With 1 Sentence Elon Musk Explained His Biggest Flaw. It’s a Brutal Lesson for Every Leader

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No one can do it all, even the wealthiest man in the world.

Elon Musk seems like a very busy guy. He’s spent most of the last month trying to figure out what to do with his newest toy, Twitter. Musk has definitely been making a lot of changes, though it remains to be seen whether any of them are making Twitter any better.

First, he fired most of the executives who had been running the company. Then, he laid off half of its employees. He told the rest they had to agree to be “extremely hardcore,” and instead a bunch of them quit. Recently, Musk has been ordering engineers to email examples of their work and show up to “code reviews,” after which even more employees were fired. Finally, he picked a fight with Apple, which apparently ended after Musk visited Tim Cook in Cupertino.

On top of the drama at Twitter, Musk is CEO of three other companies, SpaceX, Tesla, and The Boring Company. Running any of those companies would be a full time job. Running all of them just seems like it would get overwhelming. It seems like it might increase the chances that you might make mistakes.

Obviously, Musk is responsible for making a lot of decisions. During his testimony in a lawsuit over his pay package as CEO of Tesla, Elon Musk made a startlingly self-aware admission about the way he runs his companies. “When I make decisions without consulting people,” he said, “the probability that those decisions will be wrong is higher.”

That seems like an understatement. In almost any given situation, there is a non-zero chance that there’s someone more qualified than you whose input would help you make a better decision.

The interesting thing about Musk’s statement is that, while he acknowledges that making unilateral decisions on a whim isn’t ideal, I can’t tell whether he understands it’s actually his biggest flaw. It’s not clear as to whether Musk thinks he’s actually ever wrong, or just that the odds increase when he acts without expert input.

The thing is, I think the evidence bears that he is often wrong to the detriment of his reputation and, more importantly, the reputation of the companies he leads. For example, every time he decides to sell a blue checkmark to anyone willing to pay $8–without considering the input of the people who warned him it would dramatically increase the amount of impersonation and chaos on Twitter, he makes the experience worse.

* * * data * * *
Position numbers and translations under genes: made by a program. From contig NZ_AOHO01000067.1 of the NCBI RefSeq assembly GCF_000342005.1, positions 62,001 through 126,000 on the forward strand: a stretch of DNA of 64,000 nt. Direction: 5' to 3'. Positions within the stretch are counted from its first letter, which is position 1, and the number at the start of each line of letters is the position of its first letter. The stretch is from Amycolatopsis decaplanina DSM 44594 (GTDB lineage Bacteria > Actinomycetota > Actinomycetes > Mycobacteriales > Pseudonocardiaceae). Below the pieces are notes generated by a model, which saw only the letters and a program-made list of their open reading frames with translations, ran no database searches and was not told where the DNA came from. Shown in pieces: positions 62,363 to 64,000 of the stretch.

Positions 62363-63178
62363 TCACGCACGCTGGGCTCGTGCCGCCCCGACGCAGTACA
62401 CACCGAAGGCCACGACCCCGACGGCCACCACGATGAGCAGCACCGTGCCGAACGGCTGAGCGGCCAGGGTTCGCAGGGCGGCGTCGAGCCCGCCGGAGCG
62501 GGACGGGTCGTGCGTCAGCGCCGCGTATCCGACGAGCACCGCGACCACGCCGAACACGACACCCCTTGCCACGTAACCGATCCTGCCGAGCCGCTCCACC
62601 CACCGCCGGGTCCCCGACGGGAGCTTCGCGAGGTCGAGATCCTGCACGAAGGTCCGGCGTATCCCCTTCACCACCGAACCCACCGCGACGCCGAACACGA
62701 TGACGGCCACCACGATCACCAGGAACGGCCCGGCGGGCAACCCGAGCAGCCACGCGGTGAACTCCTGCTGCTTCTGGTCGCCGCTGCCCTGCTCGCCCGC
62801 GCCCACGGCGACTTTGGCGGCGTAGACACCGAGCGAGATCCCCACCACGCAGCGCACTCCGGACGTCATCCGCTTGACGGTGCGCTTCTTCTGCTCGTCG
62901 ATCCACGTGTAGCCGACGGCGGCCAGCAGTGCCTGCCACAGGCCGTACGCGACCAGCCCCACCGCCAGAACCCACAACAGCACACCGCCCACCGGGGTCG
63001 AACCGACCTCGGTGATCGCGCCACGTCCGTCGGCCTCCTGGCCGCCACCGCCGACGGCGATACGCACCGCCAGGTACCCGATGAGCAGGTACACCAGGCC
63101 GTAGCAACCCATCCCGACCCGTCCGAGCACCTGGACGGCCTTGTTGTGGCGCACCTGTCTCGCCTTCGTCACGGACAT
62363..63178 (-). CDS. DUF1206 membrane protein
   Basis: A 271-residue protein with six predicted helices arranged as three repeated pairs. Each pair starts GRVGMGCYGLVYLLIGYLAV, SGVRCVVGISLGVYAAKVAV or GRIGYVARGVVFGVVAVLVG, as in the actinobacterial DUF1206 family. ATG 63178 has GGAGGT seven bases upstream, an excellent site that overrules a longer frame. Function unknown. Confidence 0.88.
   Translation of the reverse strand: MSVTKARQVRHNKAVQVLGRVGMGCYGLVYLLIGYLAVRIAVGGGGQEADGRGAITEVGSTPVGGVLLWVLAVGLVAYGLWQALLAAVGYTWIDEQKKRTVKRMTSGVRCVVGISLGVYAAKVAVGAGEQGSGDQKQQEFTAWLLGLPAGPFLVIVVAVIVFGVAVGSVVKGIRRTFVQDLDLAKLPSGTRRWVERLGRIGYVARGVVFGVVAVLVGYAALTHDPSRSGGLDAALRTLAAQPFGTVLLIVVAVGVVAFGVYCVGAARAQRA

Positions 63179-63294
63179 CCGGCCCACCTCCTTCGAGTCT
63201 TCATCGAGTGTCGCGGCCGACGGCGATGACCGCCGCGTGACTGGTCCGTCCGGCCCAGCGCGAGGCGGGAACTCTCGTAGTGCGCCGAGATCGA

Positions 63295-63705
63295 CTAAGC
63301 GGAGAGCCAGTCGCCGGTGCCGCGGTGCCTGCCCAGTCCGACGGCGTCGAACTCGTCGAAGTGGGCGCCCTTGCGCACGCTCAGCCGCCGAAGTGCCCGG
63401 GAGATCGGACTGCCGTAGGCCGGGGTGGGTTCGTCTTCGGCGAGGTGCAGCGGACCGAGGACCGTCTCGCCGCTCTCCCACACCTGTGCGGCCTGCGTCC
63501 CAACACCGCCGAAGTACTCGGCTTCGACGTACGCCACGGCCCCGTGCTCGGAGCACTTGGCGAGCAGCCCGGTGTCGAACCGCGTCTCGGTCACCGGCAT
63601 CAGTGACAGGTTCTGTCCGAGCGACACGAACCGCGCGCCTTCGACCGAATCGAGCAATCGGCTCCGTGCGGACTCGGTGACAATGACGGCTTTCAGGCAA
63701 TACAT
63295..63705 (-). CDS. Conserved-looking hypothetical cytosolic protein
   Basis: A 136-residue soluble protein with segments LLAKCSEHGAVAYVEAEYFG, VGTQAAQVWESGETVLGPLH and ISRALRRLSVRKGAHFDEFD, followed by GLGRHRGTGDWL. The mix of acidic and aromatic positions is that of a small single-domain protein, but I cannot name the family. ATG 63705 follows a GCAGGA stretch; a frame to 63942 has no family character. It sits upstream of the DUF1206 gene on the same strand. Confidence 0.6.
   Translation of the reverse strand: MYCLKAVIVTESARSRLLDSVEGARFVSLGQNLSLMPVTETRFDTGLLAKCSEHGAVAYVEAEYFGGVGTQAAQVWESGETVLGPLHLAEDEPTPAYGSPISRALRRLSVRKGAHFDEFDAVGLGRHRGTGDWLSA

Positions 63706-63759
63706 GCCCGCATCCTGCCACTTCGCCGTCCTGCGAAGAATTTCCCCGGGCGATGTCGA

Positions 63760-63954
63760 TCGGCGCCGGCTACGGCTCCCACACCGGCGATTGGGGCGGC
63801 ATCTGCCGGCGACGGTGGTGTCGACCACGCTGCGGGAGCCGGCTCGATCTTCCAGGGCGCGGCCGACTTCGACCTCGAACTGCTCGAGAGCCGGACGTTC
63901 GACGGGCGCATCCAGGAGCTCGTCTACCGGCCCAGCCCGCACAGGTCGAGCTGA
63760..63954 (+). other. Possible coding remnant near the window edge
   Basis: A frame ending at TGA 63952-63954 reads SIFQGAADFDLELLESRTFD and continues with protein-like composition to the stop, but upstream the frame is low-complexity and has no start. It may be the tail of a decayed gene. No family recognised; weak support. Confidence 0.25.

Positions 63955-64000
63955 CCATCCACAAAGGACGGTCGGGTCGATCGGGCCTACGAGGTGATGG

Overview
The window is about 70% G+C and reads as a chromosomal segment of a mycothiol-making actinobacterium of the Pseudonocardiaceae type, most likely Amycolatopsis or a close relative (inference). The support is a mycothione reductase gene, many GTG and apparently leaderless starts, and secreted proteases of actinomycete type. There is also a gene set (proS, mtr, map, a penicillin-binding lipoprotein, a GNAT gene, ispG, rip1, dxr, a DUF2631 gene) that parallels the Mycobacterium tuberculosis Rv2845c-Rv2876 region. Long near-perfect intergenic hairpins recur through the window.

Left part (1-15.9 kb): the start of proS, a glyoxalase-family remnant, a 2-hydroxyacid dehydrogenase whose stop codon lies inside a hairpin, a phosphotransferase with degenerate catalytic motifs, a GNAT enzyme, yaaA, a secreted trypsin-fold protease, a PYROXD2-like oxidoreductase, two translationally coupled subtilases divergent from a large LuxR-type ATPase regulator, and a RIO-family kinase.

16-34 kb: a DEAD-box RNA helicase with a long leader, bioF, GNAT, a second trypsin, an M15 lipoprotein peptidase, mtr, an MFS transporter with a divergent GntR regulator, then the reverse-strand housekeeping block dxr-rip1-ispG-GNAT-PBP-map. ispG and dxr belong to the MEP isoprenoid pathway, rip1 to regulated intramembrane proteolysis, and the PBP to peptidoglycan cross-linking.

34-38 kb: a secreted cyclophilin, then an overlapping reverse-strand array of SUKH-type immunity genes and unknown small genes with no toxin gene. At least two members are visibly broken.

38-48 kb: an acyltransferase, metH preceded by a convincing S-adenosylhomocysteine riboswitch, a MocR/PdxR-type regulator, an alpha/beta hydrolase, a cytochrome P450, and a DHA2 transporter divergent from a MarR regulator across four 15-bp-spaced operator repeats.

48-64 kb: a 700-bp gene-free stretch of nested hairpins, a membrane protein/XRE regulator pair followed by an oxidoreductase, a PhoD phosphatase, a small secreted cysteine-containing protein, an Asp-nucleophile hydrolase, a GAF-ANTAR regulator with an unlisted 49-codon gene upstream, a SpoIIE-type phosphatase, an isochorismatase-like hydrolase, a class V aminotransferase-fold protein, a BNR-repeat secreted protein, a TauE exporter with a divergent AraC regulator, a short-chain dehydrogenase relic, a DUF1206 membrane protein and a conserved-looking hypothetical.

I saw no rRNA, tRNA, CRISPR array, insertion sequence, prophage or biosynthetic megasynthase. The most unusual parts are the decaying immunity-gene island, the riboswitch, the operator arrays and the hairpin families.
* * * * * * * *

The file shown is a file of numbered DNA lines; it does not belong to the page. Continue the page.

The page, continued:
That makes people less likely to use Twitter, and it makes advertisers less willing to spend money. Both of those are very bad for Twitter, and for Musk, who needs to turn the company around quickly in order to repay the debt he incurred when he bought it.

Look, this isn’t that complicated. No one leader is capable of making every decision by themselves. Even in a very small company, there are what seems like an infinite number of things that are outside of your area of expertise. It’s why finding and hiring the most talented and experienced people is such an important job of a leader.

Just below that–in terms of importance–is building a process for consulting with them when it comes time to make decisions. Really, your job, if you’re doing it right, is to listen to the people you hired–presumably because they’re good at whatever they do–and filter their expertise to find the right decisions for your company. That’s true not just for billionaires, but for every leader.

You may be uniquely qualified to lead, and you may have lots of great ideas, but you don’t have all of the ideas. You’re not an expert on everything. Sometimes you can make things up as you go and get lucky. Thinking that luck is the same as success might be the biggest flaw of all. At a minimum, it’s a really poor way to run a company.